It’s heartbreaking to admit it, but I sometimes wish that Adam, our severely intellectually disabled son, will die before me and my husband, Robert. Our fear of the future never ends: Where will he live? How will he manage? Who will take care of him?

The anxiety is even more overwhelming because Adam’s name appears on the sex-offender registry. He committed a crime nine years ago without understanding the implications or realizing what he’d done wrong.

A troubled young man who lived next door to us told Adam it would be “fun” to pull down his pants in front of the boy’s 5-year-old niece. My son had the intellectual capacity of a 10-year-old.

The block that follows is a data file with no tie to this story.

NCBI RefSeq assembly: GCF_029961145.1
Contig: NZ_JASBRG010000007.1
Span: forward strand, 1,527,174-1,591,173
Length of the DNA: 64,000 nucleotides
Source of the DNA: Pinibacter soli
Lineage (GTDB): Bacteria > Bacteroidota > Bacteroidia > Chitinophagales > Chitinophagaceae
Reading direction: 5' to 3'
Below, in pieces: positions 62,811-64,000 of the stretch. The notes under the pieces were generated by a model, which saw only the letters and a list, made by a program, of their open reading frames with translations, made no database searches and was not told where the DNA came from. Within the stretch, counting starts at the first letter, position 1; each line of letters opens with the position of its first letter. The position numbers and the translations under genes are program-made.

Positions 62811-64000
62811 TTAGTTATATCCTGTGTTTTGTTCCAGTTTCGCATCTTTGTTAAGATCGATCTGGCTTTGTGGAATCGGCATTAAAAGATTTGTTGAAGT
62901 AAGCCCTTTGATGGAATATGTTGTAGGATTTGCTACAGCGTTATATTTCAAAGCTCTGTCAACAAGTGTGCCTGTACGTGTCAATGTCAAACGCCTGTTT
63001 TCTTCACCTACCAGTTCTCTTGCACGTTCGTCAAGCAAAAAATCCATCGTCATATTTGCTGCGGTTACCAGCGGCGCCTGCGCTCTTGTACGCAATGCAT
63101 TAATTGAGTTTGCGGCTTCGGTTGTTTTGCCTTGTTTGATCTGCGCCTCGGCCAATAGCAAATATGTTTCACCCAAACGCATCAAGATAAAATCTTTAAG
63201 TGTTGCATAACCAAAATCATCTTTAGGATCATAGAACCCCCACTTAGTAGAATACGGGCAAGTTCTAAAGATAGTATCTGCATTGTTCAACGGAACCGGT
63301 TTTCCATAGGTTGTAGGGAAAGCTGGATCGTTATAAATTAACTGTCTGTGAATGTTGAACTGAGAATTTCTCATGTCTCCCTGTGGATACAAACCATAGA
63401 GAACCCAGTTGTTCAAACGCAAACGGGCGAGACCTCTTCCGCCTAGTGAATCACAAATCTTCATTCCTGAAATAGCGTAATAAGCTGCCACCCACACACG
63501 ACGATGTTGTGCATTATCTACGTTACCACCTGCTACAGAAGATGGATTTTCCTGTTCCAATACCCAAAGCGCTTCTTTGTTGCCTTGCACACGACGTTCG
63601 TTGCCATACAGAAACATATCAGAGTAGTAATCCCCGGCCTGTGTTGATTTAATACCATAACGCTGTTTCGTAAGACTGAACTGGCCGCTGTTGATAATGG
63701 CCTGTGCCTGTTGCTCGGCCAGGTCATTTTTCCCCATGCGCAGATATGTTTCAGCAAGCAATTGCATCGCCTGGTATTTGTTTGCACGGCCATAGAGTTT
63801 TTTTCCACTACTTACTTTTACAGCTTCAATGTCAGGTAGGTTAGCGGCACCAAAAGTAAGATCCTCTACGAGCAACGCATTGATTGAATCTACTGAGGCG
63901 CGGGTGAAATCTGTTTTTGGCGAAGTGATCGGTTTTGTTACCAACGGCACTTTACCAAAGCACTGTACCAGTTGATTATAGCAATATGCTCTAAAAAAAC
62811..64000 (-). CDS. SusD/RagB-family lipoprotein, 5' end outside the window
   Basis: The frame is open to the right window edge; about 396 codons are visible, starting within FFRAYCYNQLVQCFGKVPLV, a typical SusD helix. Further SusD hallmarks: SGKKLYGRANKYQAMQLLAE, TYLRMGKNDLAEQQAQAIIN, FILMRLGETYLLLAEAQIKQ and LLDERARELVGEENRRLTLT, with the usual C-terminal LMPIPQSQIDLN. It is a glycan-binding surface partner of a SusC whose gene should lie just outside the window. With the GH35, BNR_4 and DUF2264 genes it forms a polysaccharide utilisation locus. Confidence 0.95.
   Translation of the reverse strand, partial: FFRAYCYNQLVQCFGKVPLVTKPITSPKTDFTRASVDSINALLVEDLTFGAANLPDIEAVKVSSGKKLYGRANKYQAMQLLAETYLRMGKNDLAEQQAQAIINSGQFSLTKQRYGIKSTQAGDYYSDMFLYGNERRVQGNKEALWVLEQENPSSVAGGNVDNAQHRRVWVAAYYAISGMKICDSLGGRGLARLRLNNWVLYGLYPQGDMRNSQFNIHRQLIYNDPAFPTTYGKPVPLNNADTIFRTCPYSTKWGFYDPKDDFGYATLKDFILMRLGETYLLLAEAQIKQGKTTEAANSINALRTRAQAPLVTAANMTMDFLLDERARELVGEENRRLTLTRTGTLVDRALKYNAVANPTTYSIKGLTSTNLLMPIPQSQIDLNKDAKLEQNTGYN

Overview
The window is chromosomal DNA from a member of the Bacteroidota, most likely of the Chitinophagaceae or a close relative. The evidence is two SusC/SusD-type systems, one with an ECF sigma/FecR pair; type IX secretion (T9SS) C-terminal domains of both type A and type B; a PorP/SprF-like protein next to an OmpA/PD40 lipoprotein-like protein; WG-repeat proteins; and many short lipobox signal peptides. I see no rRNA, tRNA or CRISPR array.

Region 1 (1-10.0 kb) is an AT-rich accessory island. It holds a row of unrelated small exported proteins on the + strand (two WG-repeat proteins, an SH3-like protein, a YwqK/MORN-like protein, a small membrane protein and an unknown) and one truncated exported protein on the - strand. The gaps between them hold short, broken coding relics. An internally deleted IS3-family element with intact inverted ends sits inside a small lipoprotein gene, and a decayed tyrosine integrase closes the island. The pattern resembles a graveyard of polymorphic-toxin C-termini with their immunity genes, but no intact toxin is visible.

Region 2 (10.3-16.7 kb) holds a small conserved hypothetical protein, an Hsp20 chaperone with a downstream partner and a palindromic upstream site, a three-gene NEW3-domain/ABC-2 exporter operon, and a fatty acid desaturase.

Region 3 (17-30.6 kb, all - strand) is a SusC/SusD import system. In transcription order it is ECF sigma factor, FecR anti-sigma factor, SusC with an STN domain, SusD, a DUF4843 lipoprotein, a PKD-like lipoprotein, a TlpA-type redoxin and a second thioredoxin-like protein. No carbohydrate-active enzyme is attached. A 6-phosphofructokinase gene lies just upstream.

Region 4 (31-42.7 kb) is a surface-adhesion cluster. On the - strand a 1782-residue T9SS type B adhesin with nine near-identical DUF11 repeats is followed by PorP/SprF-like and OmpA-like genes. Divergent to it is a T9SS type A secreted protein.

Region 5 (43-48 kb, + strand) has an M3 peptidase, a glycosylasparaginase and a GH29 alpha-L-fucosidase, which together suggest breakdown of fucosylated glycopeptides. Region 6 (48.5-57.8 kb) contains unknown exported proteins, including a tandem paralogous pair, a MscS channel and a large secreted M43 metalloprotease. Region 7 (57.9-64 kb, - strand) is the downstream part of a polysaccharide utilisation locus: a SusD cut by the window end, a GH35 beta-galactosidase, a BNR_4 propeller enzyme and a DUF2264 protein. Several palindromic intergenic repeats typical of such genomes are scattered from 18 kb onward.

Soon after he was convicted of “sexual exploitation/exposure of organs” in 2013, Adam regressed to the mental age of a preschool kid. His life is in pieces.

Robert and I emptied our retirement account and sold our house to pay for Adam’s legal fees and a new place to live. The three of us share a small condo in Chicago where Adam has the only bedroom, I sleep behind a divider, and Robert sleeps in the living room.

Robert and I have vowed to fight on his behalf. In 2015, I cofounded a nonprofit called Legal Reform for People with Intellectual and Developmental Disabilities. We want special courts to be introduced for people like Adam. Teachers, police officers, prosecutors, judges, and politicians need more awareness of intellectual disabilities.


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